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Pepkor tilts the scales

Pepkor tilts the scales

Mohamed Mitha

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Investment Analyst

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In South Africa’s robust retail market, Pepkor stands out from competitors as the pre-eminent discounter. Armed with a strategic scale advantage and expansive operations, the group is positioned as a market leader in apparel, with considerable roots in other markets with growth opportunities. We delve into the key elements of Pepkor’s success, its scale advantage, the iconic PEP and Ackermans formats and the significant cellular business.

The Pepkor empire comprises over 5 700 stores across various market segments (charted below) in South Africa and neighbouring countries – the most extensive of any local retailer. The Foschini Group (TFG) has the second largest South African store presence with 3 644 stores.

Virtuous cycle of discounting
Pepkor enjoys unrivalled sourcing power as the largest South African garment buyer and therefore procures items at significantly lower input prices than competitors – passing most of these savings on to customers, resulting in higher volumes sold. This virtuous cycle of low markups and high-volume sales has solidified Pepkor’s position as the leading discounter in South Africa.

PEP talk
The benefit of Pepkor’s scale advantage is most apparent in the flagship PEP chain. Stocking everyday replenishment items at very low prices allows PEP to cater to price-sensitive customers, mainly residing in townships and rural areas, where PEP is often the only formal apparel retailer available. PEP is the price leader in 95% of their products on offer, with a comparable competitor price gap of 25%. PEP sells in excess of 690 million products annually across their 2 590-plus stores.

PEP’s ‘no frills’ approach is characterised by simple store formats that allow for a straightforward shopping experience, with the emphasis on affordability. Stores are mainly located in close proximity to their core customer base or public transport hubs, supporting the concept of affordability as customers save on travel costs. These locations have low store rentals in line with PEP’s low-cost operating model, boosting profitability for the group.

As illustrated below, PEP has the biggest skew towards entry-level price points compared to competitors – 98% of their products are priced under R200, with an average price point of just R48. Loyalty for the PEP brand has enabled extensions into new formats such as PEP Home and PEP Cell, that have enjoyed quick and significant success and offer future growth potential.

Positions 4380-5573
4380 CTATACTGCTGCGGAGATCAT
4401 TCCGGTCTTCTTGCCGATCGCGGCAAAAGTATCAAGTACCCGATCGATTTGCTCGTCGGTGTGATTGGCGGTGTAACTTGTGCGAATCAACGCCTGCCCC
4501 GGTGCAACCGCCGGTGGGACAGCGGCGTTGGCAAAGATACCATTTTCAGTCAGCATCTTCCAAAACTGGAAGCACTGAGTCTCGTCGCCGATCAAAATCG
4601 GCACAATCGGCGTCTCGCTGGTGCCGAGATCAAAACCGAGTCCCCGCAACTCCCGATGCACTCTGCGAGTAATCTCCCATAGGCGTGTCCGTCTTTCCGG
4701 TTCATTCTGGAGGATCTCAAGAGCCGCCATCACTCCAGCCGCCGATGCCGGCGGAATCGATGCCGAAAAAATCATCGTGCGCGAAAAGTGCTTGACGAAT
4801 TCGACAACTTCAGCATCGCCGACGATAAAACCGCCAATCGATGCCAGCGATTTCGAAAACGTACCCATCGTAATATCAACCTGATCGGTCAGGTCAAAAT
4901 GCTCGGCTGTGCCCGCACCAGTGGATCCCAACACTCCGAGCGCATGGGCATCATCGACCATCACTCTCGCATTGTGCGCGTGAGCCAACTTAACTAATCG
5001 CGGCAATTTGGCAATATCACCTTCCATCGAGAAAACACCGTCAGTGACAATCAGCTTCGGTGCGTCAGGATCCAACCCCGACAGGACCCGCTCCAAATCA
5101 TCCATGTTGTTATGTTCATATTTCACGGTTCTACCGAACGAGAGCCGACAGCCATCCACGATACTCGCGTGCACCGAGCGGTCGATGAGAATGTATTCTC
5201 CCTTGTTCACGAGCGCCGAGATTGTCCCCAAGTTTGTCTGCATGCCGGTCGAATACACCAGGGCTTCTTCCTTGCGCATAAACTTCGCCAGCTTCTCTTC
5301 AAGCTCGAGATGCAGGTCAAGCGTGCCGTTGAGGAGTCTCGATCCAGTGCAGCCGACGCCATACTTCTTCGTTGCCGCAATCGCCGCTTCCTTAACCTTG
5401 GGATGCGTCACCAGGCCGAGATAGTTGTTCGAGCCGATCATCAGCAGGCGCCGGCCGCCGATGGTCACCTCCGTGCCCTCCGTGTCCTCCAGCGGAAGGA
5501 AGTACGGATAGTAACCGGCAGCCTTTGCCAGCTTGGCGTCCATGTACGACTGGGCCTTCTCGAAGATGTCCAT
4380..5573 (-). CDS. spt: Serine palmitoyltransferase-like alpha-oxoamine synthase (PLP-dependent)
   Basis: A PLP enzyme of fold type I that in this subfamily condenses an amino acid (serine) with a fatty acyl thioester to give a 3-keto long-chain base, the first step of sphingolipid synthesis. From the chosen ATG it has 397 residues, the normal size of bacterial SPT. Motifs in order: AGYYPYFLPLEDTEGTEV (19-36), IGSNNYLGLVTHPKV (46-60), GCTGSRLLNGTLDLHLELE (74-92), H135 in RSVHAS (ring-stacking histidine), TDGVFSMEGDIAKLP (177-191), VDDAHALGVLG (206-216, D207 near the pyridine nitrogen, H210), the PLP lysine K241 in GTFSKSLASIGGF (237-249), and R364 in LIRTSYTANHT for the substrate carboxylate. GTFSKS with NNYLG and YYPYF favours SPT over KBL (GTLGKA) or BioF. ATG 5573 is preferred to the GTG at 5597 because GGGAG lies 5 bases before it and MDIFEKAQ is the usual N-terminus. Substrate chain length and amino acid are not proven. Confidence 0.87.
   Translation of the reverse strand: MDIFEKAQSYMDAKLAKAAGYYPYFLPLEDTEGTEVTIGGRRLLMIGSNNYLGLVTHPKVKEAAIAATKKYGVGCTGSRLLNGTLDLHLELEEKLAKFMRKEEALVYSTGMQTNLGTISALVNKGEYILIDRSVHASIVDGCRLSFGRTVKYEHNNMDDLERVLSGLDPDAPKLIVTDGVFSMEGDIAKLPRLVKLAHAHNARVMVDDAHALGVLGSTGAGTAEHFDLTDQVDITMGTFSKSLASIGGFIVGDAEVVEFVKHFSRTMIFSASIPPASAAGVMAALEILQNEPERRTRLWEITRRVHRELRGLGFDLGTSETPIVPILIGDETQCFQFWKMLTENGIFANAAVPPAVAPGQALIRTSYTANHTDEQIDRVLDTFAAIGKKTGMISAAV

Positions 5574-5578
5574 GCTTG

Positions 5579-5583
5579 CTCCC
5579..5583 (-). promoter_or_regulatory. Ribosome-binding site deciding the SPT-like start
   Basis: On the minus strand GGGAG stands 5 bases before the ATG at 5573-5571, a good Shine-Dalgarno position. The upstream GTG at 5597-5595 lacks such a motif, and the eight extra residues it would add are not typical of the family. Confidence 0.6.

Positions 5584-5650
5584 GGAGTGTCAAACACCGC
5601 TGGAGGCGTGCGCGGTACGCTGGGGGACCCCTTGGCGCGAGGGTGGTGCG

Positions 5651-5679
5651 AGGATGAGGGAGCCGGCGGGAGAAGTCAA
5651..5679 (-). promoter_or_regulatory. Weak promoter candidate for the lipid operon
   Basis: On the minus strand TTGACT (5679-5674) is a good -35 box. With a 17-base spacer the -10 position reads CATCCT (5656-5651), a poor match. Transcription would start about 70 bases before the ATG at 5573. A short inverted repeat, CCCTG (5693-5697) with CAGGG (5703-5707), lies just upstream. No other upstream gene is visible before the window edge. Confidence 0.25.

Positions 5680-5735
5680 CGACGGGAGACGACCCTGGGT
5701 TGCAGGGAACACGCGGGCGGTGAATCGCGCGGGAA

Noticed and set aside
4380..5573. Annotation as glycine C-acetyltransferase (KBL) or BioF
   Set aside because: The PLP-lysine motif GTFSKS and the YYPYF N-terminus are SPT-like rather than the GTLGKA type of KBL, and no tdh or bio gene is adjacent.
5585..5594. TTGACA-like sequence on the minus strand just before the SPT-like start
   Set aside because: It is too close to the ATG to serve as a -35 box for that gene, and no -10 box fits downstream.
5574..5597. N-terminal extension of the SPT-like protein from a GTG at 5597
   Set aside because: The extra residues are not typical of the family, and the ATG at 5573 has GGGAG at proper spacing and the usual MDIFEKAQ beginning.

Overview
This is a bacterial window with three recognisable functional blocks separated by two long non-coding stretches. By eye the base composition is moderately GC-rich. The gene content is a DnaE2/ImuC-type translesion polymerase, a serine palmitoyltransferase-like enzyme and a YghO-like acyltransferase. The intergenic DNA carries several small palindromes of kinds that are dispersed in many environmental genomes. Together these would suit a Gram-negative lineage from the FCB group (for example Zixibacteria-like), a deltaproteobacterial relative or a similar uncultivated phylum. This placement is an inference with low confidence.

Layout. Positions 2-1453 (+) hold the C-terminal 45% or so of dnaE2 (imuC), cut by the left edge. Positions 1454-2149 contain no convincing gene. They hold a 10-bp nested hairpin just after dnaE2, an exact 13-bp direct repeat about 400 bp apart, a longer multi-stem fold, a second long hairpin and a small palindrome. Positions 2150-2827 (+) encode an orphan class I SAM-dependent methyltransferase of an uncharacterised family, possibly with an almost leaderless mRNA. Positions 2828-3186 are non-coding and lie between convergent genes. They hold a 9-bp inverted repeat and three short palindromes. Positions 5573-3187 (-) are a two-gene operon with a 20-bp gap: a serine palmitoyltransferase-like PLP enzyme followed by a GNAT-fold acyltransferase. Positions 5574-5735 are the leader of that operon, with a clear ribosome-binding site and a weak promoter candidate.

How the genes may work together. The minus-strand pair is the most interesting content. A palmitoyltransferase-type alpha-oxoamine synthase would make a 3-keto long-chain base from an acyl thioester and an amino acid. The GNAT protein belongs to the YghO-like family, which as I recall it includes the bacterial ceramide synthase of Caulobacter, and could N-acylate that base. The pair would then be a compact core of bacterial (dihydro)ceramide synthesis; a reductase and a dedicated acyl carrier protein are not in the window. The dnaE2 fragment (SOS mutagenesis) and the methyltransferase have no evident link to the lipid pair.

Many of PEP’s customers are government employees, who have strong job security and have seen above average wage increases over the last decade. It is estimated that half of PEP’s customers earn less than R5 000 per month, with 40-50% of their customer base being social grant recipients, who similarly have reasonable income security, although at a very low level. PEP also has high exposure to informal economy participants, who are adaptable and resourceful in a tough economic climate.

While their customer base is reasonably resilient and PEP’s product range of basic items at entry-level price points offers customers some relief in tough economic times, the reality is that the lower-end consumer remains severely financially challenged at present due to high food and transport costs. We have seen the impact of this manifesting in lower-than-normal sales growth in recent PEP results, but we remain sanguine about the prospects for this highly cash-generative business as the consumer cycle begins to turn. Additionally, PEP benefits from consumers trading down when real incomes are squeezed.

The people’s champ
As a group, Pepkor dominates the schoolwear market in South Africa, with 75% market share. A local PEP factory manufactures 11 million school garments annually and, consequently, a complete school uniform for a grade 1 child can be purchased at PEP for as little as R120. While schoolwear is a low margin business for PEP, the offering builds a loyal customer base and promotes store footfall with cross-product shopping opportunities. High sales volumes optimise revenues relative to its overhead costs (store rentals and employee costs) and enable PEP to benefit from holding stock only for short periods.